You bet… that's cricket!
Jasmine Singh

The recent sting operation by a British tabloid, which exposed a betting racket in the ongoing England-Pakistan test series, has once again brought shame to the game

In that one moment when the country unites with bated breath, freezes in anticipation till the ball with all gusto hits the stands and umpire raises his hands signalling a six till that one moment, everything else comes to a standstill. Take it from fans spread across all age groups, stealing time to check out the scores on cricinfo, queuing up for hours outside the stadium, putting up a brave face in front of the onslaught of 'police on duty', dashing their way through the busy traffic just to catch the toss on time!

Who can explain this better than the cricket fans, emotionally, psychologically and whole-heartedly attached to the game? Then one morning, newspapers and television channels flash the news about the ghost of match-fixing returning to Pakistan cricket; a corruption scandal involving key players erupted overnight, post their heaviest Test defeat.

Based on a sting operation conducted by British tabloid 'The News of the World', the Metropolitan Police arrested London-based property tycoon Mazhar Majeed, who allegedly lured Pakistani fast bowlers Mohammad Amir and Mohammad Asif to deliver three blatant no-balls at "crucial times" of the game. The fans are zapped (most of them know how to take this with a pinch of salt by now), yet again, the game they love, they worship, they live is again in the dock!

What is with the cricketers, why can't they resist the lure of lucre? Or does too much money in the game dwindle the fulcrum of temptation? Like we see WWE as a dramatic entertaining sport, isn't cricket heading the same way? Wow, another reality show in the making!! To many questions, do the fans have answers to any?

Wrong precedent

Most cricket enthusiasts idolize players and a thing like this sets a bad example. Cricket fans watch a match expecting a clean game and don't expect that the it is 'fixed'. True cricket fans, however, will not be affected still. At the same time, I think teenagers are too young to see so much wealth, which they cannot handle. If only an authority can control their personal lives, will they be able to perform better.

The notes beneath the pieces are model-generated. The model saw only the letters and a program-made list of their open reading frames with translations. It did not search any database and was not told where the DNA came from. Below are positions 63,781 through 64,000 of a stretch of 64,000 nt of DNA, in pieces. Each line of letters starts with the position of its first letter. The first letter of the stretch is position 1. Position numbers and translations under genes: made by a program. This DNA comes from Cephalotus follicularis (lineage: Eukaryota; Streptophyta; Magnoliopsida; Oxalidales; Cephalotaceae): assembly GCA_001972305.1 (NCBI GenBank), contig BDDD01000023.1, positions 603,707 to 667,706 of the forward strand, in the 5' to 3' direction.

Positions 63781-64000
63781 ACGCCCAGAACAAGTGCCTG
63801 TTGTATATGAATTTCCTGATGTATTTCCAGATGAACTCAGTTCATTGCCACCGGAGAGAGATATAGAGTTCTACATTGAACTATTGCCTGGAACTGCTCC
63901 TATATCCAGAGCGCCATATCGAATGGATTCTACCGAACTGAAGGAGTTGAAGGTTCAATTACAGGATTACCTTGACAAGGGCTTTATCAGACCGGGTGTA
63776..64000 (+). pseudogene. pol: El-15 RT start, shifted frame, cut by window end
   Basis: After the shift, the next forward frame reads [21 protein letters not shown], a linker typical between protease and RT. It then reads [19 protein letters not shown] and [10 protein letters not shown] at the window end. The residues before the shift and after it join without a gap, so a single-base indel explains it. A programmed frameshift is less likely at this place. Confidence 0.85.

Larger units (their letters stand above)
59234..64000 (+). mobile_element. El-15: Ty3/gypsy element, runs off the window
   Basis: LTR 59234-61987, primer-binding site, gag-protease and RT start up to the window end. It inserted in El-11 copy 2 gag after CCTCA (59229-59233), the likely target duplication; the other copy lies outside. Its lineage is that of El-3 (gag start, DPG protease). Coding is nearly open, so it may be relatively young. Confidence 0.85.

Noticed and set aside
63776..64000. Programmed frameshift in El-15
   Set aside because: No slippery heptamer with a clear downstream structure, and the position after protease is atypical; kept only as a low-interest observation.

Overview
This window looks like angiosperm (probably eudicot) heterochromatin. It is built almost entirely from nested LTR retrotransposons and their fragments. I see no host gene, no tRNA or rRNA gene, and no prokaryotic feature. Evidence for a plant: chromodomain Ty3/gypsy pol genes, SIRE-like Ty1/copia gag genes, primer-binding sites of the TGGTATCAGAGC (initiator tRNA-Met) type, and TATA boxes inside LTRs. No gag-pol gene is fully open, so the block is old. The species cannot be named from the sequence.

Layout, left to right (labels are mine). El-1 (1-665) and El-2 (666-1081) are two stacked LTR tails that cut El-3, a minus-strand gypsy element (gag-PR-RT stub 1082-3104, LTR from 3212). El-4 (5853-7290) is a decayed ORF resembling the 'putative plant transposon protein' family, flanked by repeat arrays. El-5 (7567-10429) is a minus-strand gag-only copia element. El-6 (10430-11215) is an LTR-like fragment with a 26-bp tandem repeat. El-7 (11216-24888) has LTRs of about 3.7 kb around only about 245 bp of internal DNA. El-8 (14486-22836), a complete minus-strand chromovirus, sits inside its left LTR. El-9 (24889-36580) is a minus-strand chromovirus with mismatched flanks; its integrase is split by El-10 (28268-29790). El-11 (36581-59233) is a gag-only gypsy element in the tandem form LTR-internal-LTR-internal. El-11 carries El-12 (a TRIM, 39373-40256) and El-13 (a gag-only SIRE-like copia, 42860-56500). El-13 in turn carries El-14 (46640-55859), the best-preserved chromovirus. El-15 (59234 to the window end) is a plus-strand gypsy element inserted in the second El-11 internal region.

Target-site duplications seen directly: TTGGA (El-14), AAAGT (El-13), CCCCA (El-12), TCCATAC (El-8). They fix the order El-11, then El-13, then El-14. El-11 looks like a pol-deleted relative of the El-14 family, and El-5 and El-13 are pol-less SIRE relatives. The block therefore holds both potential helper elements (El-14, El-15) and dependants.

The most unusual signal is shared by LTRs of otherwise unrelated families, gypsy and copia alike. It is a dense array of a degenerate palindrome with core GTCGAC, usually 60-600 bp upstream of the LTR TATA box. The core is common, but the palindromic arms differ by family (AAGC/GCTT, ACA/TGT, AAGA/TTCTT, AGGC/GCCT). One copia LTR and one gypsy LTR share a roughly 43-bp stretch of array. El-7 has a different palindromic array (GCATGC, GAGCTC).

— Vivek Atray, convener, All India JP Atray cricket tournament

Severe crime

In a country where cricketers are veritable demigods, cheating with the game is a crime. There is purity attached to every sport - if the guys in cricket want to make money why don't they join politics, as there is enough money in it, why use cricket to mint money? For a game that has so many emotions attached to it, anything that damages its reputation is unpardonable.

A whole generation looks up to them, they cannot afford to play with the sentiments of fans. A game is always known by its spirit and sincerity, and a player cannot hamper it.

— Raghu, maker of reality show Roadies 8

Fans cheated

If money is the bait, there are other ways to make it. Why put the country's reputation and the feelings of fans at stake. An incident like this will definitely set a wrong example for kids who dream of representing their country. They can see easy money in the whole game, which goes without saying, is not right. Who would want to train in cricket after seeing excess glamour, name and raking in moolah.

— Parvesh Rana, anchor of TV reality show Emotional Atyaachar 2